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Virginia History, Language and Culture

History of Virginia

Virginia was first inhabited by several Native American tribes,the largest being the Algonquian. During the 16th century the Spanish made several expeditions with Spanish Jesuits setting up the Ajacán Mission, the first colony in the area. However, this was destroyed after a revolt. Next came the English, who between 1584 and 1587 tried established the Roanoke Colony, their first in the New World. Consisting of two groups, sponsored by Sir Walter Raleigh, the attempt at permanent settlement failed. The final group disappeared completely after awaiting supplies from England for three years. Because there is no evidence of where they went or how they disappeared, they are known as ‘The Lost Colony.’

In 1607 Jamestown (named for King James I) was established as the first permanent English settlement, and despite initial struggles, the introduction of new types of tobacco which were better quality than the local variety, soon meant Virginia’s economy thrived on the new cash crop. After almost two decades of the colony being run as a private enterprise by the Virginia Company, Virginia became a royal colony in 1624. Tobacco was to be the driving force of the economy until well into the 18th century.

On 15 May 1776 the Fifth Virginia Convention declared Virginia a free and independent state. After the victory of the Revolutionary War, Virginia prospered as export markets in Europe reopened for its tobacco. The state wielded strong influence throughout the nation, evidenced by the fact that four of the first five presidents of the US were Virginians.

During the Civil War, Virginia decided to secede from the Union and join the Confederate States in 1861 and was rewarded by moving its capital from Montgomery, Alabama to Richmond. The western counties of Virginia, however, did not side with the Confederacy and broke away, renaming themselves the Union state of Virginia. In 1863, Congress approved for West Virginia to become the 35th state. Several battles were fought in Virginia for the remainder of the Civil War including Seven Days Battles, the Battle of Fredericksburg, and the Battle of the Wilderness. In 1865, Virginia returned to union control after Richmond was burned down by a retreating Confederate army.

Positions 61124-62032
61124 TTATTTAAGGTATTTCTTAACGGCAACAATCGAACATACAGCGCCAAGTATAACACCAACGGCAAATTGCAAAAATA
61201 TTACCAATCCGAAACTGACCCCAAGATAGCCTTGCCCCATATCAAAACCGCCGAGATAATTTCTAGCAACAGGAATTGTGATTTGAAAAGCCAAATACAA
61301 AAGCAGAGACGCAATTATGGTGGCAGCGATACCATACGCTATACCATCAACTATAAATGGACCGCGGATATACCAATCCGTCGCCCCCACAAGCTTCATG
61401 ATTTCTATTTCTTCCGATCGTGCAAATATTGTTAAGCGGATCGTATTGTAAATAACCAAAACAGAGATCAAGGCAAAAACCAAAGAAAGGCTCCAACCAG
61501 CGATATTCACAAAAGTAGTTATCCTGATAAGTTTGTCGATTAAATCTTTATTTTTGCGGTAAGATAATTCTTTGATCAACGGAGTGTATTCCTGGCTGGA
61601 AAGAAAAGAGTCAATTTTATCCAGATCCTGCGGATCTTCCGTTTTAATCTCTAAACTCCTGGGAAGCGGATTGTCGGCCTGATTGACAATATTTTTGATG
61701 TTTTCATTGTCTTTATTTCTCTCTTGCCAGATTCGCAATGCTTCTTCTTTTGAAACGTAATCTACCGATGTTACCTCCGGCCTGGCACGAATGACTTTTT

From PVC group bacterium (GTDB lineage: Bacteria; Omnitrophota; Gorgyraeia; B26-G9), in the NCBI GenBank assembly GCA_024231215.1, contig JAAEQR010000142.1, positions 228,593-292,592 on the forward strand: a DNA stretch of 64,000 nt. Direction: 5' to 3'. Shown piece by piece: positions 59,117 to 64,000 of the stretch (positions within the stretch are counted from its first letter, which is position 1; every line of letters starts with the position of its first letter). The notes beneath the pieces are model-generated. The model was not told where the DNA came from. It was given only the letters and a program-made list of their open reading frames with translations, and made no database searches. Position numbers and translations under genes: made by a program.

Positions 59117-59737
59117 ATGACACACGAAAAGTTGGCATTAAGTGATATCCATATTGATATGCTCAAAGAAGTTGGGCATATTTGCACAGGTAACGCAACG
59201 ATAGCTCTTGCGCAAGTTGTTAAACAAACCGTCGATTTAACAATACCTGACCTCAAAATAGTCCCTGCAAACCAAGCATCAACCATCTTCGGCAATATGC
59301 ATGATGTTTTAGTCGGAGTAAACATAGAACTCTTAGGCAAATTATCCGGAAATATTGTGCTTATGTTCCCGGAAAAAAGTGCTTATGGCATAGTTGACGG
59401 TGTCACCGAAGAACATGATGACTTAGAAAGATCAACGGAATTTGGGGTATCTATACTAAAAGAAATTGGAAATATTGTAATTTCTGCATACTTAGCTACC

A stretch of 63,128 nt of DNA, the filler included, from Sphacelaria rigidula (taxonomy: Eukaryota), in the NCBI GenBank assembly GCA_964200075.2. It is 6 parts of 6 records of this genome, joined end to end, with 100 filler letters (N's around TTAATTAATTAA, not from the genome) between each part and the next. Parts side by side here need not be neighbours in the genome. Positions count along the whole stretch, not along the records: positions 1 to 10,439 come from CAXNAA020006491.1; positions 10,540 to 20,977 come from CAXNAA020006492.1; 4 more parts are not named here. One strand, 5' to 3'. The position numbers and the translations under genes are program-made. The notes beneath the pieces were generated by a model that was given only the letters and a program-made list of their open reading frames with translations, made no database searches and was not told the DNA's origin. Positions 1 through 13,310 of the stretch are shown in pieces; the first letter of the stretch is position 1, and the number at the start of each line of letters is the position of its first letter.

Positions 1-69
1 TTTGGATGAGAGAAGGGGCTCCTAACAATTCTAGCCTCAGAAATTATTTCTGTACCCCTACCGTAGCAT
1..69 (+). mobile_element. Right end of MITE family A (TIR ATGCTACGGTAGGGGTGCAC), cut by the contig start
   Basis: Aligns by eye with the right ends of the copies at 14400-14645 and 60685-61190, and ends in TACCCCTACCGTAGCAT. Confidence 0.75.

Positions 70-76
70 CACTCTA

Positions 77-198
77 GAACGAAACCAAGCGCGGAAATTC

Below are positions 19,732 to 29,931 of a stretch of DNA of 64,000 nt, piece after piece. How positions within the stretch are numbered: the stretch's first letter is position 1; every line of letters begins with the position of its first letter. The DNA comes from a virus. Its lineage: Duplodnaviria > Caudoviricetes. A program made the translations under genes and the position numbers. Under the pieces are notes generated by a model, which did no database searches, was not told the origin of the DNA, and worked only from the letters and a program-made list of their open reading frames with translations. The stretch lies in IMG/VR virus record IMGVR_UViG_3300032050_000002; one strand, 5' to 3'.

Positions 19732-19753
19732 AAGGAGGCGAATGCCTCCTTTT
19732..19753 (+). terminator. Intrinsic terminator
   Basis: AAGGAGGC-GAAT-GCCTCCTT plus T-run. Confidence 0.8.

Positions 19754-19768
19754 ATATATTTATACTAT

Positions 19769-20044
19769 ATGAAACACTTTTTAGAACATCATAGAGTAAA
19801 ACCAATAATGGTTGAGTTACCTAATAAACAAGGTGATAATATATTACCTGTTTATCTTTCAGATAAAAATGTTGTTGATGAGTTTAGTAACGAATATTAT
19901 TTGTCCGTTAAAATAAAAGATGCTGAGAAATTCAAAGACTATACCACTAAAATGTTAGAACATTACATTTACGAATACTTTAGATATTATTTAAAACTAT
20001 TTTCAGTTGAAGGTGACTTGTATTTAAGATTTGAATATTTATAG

The complete devastation caused by the Civil War led President Andrew Johnson to institute a plan for reconstruction of the state, overhauling infrastructure and legislature. During this time, Virginia passed the Black Codes, which severely restricted Freedmen’s rights, ratified the 13th amendment to abolish slavery and revoked the 1868 ordinance of secession. In the late 19th century and early 20th century, Virginia went through several reforms designed to modernize the state, increase efficiency, and promote education and eliminate waste and correction.  

During the Cold War, Virginia saw new growth and prosperity as Federal government agencies were built in Virginia and new higher education institutions were founded. Virginia today has a diversified economy, with technology, public sector and agriculture the main sources of income, and one of the lowest rates of  unemployment in the US.

During the Civil Rights movement of the 60s, Virginia resisted federal court orders requiring the end of segregation and drew out a package of laws known as the Stanley plan to try to evade racial integration in public schools. It eventually relented to US Supreme Court rulings.

More recently, Virginia was a target of the 9/11 attacks when a hijacked plane crashed into the Pentagon, killing 189 people. 

Virginia Culture

Religion in Virginia

Virginia is predominantly Christian and Protestant with Baptist being the single largest group with 27% of the population. Around 4% of the population are affiliated with other religions and 18% are unaffiliated.

Social Conventions in Virginia

Because the state is sandwiched between the South and the North, it can be varied in culture and while regions like Piedmont have a strong Southern culture, urban cities like Richmond have a more alternative culture. Virginia is proud of its rich history and Colonial Williamsburg is a whole town dedicated to reliving its colonial history.

Language in Virginia

English is the primary language spoken in Virginia. Like most other US states, Spanish is also widely spoken with around 5% speaking the language.